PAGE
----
Santa is Dead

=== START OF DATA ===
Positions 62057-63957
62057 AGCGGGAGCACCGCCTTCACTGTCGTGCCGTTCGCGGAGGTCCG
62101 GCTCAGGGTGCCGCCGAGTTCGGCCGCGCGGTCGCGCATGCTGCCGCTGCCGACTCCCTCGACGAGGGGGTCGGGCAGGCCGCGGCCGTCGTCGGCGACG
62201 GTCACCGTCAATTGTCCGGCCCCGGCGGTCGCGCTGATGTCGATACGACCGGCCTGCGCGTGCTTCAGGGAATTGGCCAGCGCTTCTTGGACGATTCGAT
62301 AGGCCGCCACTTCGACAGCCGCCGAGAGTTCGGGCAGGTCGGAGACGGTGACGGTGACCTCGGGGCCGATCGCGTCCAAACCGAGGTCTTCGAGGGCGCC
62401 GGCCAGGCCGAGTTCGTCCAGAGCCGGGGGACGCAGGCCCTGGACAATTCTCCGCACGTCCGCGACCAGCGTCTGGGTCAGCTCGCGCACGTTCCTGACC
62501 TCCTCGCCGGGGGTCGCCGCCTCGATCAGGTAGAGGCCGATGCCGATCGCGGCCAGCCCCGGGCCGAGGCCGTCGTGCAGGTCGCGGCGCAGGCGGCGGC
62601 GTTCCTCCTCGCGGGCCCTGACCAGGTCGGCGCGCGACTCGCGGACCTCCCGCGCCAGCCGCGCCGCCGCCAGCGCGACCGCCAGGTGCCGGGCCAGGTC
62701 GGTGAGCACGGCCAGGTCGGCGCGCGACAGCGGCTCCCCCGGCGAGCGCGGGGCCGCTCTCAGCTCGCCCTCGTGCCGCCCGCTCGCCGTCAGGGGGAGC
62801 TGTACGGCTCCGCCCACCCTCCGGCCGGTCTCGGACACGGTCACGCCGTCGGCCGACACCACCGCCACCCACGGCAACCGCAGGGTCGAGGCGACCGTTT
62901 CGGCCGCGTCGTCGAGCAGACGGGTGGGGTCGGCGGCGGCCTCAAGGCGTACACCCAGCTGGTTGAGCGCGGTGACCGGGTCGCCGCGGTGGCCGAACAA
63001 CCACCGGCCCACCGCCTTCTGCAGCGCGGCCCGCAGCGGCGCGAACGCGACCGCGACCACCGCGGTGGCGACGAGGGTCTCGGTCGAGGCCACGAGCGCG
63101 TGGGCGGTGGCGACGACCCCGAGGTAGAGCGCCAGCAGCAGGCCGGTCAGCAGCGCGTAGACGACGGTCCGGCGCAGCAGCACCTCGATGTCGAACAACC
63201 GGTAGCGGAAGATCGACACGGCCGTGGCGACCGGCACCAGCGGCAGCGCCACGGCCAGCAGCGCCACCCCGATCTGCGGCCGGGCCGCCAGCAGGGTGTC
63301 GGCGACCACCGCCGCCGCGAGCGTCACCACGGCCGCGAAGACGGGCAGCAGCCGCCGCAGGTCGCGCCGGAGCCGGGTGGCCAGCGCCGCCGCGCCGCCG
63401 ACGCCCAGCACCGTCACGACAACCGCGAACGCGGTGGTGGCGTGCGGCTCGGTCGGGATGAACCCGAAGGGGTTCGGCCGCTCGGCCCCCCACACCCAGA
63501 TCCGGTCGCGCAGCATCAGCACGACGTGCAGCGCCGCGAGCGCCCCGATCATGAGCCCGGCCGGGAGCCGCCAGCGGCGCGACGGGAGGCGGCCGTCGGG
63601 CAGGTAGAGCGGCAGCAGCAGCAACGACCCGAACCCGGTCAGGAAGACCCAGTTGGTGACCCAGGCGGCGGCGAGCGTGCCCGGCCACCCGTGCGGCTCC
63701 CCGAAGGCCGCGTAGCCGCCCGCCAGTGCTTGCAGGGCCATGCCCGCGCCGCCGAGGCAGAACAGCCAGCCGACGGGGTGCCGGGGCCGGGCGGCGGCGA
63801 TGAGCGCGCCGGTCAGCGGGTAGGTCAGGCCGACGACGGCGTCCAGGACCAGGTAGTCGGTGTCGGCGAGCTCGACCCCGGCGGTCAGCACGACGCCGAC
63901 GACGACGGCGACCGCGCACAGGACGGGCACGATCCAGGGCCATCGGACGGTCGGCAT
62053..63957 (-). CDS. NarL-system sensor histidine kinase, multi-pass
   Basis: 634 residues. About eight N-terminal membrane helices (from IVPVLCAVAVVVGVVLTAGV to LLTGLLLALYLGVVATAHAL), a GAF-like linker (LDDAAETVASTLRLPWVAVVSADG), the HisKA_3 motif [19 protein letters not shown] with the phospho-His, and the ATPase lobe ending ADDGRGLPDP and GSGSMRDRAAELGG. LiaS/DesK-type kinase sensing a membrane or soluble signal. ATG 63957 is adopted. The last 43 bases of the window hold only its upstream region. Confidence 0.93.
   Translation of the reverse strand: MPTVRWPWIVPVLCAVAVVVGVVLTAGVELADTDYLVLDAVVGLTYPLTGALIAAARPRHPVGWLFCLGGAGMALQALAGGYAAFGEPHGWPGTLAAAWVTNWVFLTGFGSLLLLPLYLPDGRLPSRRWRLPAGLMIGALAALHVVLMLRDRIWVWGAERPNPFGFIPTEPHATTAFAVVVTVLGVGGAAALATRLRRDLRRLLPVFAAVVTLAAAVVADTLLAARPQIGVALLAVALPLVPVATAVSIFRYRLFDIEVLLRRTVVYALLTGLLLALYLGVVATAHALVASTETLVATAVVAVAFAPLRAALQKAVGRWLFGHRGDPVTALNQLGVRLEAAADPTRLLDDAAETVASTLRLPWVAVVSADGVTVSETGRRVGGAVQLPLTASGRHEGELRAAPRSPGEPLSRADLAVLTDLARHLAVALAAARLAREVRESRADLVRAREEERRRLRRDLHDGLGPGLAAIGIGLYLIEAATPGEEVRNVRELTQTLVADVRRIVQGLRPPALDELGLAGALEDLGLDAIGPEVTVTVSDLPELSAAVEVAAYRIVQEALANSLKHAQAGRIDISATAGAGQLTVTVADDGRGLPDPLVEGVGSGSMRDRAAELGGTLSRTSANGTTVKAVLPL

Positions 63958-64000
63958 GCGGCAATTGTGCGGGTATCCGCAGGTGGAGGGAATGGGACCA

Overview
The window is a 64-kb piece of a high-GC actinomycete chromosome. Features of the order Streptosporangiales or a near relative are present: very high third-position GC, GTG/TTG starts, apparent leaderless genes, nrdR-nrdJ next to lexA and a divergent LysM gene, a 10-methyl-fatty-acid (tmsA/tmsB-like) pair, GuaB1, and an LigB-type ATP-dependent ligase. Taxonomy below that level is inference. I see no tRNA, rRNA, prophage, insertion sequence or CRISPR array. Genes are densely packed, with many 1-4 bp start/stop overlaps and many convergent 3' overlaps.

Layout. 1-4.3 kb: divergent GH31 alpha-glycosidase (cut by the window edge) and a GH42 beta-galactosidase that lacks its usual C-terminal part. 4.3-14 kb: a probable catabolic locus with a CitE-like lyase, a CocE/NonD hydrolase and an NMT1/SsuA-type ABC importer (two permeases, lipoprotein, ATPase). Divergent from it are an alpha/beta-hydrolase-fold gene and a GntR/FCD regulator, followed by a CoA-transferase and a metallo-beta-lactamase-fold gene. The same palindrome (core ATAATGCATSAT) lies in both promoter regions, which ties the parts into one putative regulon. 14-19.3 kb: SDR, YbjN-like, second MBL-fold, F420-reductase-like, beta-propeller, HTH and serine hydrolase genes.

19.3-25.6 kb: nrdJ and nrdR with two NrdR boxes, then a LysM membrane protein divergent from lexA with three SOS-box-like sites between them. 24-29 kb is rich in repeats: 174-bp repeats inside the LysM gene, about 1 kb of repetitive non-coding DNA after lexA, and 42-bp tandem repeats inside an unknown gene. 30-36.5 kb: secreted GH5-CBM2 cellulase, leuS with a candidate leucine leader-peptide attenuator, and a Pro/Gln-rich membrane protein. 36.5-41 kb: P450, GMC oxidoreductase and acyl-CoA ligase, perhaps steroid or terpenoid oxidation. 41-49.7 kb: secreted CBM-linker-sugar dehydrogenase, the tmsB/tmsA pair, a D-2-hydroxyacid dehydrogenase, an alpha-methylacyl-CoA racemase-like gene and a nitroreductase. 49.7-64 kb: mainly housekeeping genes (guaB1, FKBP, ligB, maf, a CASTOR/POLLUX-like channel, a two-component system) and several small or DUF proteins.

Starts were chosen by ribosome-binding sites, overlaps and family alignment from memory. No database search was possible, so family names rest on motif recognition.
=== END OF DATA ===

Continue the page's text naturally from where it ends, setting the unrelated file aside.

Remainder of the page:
"He sees you when you're sleeping,he knows when you're awake,he knows if you've been bad or good,so be good, for goodness sake.'' --a popular Christmas song Call me a grinch, a scrooge, a heretic, but somebody's got to tell the truth. I'll offer a thousand dollar cash reward to anyone who can prove the existence of Santa Claus (a.k.a. St. Nicholas), resident of the North Pole, an old bearded man who spends Christmas travelling the rooftops of the world on a sleigh pulled by flying reindeer, giving gifts, with god-like powers to see whether children are "bad or good.'' Heck, let's make it a million dollar prize. It's the holiday season, which means more of those nostalgic columns about the 1896 editorial in the New York Sun in which Francis Church answers a letter from a girl named Virginia, seeking to know the truth: Is there a Santa Claus? "Yes, Virginia, there is a Santa Claus,'' answered this so-called journalist. "Alas, how dreary would be the world if there were no Santa Claus....There would be no childlike faith, then, no poetry, no romance to make tolerable this existence.'' Actually, major daily newspaper editors print lies like this in their sleep. Don't get me wrong. I'm all for myth, imagination and even make-believe. But it's time to update some of our major myths, and we might as well start with the fat man himself. I rise not to bury old St. Nick, but to tell the truth about a myth that has become a destructive one; a collective scam of religious hustlers, merchandise marketers and parents who can't control their kids without lying to them. An article by University of Rhode Island professor Judith A. Boss ("Is Santa Claus Corrupting Our Children's Morals?, Free Inquiry, Fall 1991), notes that 85 percent of all four year olds believe Santa is real. "Somewhere between the ages of six and eight children begin to relinquish their belief in Santa Claus,'' writes Boss. "However, even at the age of eight, over one-half of children are still in transition--"torn between belief and non-belief.'' "Santa is not presented to children as a symbol or representation, but as a real human who exists in his own right,'' explains professor Boss. "The use of Santa Claus to manipulate children's behavior extends to extracting obedience to parental authority....64 percent of parents surveyed told their children that Santa would bring them presents if they were good.'' Thus, our most glorified (and expensive) myth ends each Christmas morning by convincing rich kids that they are superior to their less affluent friends who didn't get as many gifts. Poor kids are told, indirectly, that they are inferior, even "bad.'' Not to mention the emotional anguish faced by poor and working parents this very holiday season as they agonize over whether to go into debt and/or sacrifice the real needs of the family to make sure that the stockings are stuffed to satisfaction. "The gifts are given against a pledge of good behavior and they are in the nature more of a bribe or a prize than of spontaneous devotion. The joy of the morning is actually a sense of relief,'' according to psychiatrist Renzo Sereno. "The constant feeling of being swindled, or cheated, or lied to by the parents is finally abated... "To claim that we need Santa Claus to teach children the spirit of goodness and generosity is to assume that this spirit exists only in make-believe,'' concludes Boss. Where does the Santa myth come from? The Christian legend claims, without foundation, that St. Nicholas was a bishop of Myra in the 4th century, according to author Barbara Walker (The Women's Encyclopedia of Myths and Secrets, 1983, Harper and Row). Like many Christian saints, he is a total fabrication, invented to steal and coopt the myths of cultures conquered by the Christian churches. St. Nicholas "evolved from the pagan sea god who replaced Artemis as patron of sailors and harlots,'' writes Walker. "Temples of Poseidon became shrines of St. Nicholas....Nicholas's Christian name was the same as Old Nick, or Hold Nickar, the Teutonic sea god known as king of the nixies (sea nymphs). Nicholas was also equated with Woden. As European dieties were Christianized, the benevolent aspect of Woden became St. Nicholas (Santa Claus), who galloped over housetops during the winter solstice as the elder god did, granting boons to his worshippers below.'' "In Italy,'' continues Walker, "St. Nicholas supplanted a female boon-giving diety called The Grandmother, or Pasqua Epiphinia, or Befana, who used to fill the children's stockings with her gifts. The original pagan god Nicholas gave rise to a Gnostic sect of Nicolaites who worshipped him with his cauldron of regeneration as a fertility figure. They held that the only way to salvation lay through frequent intercourse between the sexes.'' Put that in your corn-cob pipe and smoke it! And while you're celebrating St. Nick this holiday season, remember to be good boys and girls and use condoms for safer worship.

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